If the world's a stage, then the plains and grasslands of east Africa put on the most magnificent of shows. Each year, nearly 2 million wildebeest, zebras, gazelles and other animals move through Tanzania and Kenya, driven by seasonal rain and drought in what is known as the Great Migration. Safaris put you in the middle of the action, with accommodations, meals, transportation and game viewing included in the cost of the trip.
Though the timing of the annual migration varies from year to year, the general movement of animals begins in January with calving season on the plains of the southern Serengeti and in the northern Ngorongoro Conservation Area in Tanzania.
Over the next several months, herds move westward and northward through the Serengeti, sometimes in columns up to 25 miles long, in search of greener pastures. Territorial predators like lions, cheetahs and hyenas are plentiful as they take their pick of the slower calves passing through each area.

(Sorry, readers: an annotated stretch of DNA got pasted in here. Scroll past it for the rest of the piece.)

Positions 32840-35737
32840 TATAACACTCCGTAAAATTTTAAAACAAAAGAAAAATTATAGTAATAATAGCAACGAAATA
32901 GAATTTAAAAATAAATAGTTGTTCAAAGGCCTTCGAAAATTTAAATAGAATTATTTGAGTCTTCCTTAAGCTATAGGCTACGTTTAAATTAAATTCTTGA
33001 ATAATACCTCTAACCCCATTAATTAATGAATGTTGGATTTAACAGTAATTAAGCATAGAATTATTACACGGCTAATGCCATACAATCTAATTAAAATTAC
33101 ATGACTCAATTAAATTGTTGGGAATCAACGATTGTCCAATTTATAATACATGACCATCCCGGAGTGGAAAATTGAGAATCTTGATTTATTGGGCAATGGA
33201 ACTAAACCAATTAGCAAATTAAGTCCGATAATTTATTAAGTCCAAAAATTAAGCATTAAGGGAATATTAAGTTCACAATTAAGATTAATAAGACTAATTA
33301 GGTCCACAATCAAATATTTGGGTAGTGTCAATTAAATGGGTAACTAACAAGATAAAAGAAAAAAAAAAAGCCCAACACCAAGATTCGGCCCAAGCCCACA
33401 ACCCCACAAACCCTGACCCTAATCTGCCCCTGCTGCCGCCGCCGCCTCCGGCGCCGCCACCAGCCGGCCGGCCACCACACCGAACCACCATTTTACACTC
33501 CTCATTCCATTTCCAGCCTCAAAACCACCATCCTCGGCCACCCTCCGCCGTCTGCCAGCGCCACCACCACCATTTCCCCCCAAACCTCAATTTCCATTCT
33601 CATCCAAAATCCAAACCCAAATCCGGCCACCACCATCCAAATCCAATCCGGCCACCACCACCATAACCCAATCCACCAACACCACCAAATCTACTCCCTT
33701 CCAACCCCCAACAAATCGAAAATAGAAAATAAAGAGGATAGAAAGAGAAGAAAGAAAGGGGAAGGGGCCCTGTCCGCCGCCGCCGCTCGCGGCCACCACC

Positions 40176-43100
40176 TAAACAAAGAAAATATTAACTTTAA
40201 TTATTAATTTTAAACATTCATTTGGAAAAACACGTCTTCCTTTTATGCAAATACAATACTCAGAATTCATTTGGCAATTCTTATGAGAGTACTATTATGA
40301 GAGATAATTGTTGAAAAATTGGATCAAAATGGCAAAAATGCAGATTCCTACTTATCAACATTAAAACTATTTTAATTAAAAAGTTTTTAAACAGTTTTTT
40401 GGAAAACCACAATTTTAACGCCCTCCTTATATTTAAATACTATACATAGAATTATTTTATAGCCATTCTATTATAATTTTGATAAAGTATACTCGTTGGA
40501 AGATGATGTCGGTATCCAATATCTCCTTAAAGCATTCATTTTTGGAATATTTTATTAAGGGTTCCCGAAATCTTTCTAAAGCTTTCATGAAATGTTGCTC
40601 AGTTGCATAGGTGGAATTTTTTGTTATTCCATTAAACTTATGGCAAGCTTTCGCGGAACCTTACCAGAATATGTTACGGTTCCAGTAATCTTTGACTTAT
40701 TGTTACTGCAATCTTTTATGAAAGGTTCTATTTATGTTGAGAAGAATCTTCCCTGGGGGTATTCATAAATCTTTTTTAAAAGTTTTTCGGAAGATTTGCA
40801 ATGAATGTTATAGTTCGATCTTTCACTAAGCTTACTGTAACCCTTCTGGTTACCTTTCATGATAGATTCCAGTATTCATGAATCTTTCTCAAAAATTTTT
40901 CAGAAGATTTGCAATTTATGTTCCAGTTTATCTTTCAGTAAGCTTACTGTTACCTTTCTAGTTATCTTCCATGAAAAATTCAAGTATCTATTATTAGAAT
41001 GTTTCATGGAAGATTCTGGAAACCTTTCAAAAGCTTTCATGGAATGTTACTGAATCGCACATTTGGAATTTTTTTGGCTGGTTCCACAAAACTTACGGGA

In July and August, the millions of animals make their way across the Mara River toward Kenya's lush Masai Mara. Herds scatter around the abundant grasslands of the Masai Mara until October or November, when the start of the short rainy season prompts them to begin their journey back to breeding grounds in the south. But the show isn't over; soon it will be time to begin again!
Note: This is a general description of the migration pattern. The exact timing of the Great Migration cannot be predicted, as it depends on each year's rainy season and other variable factors.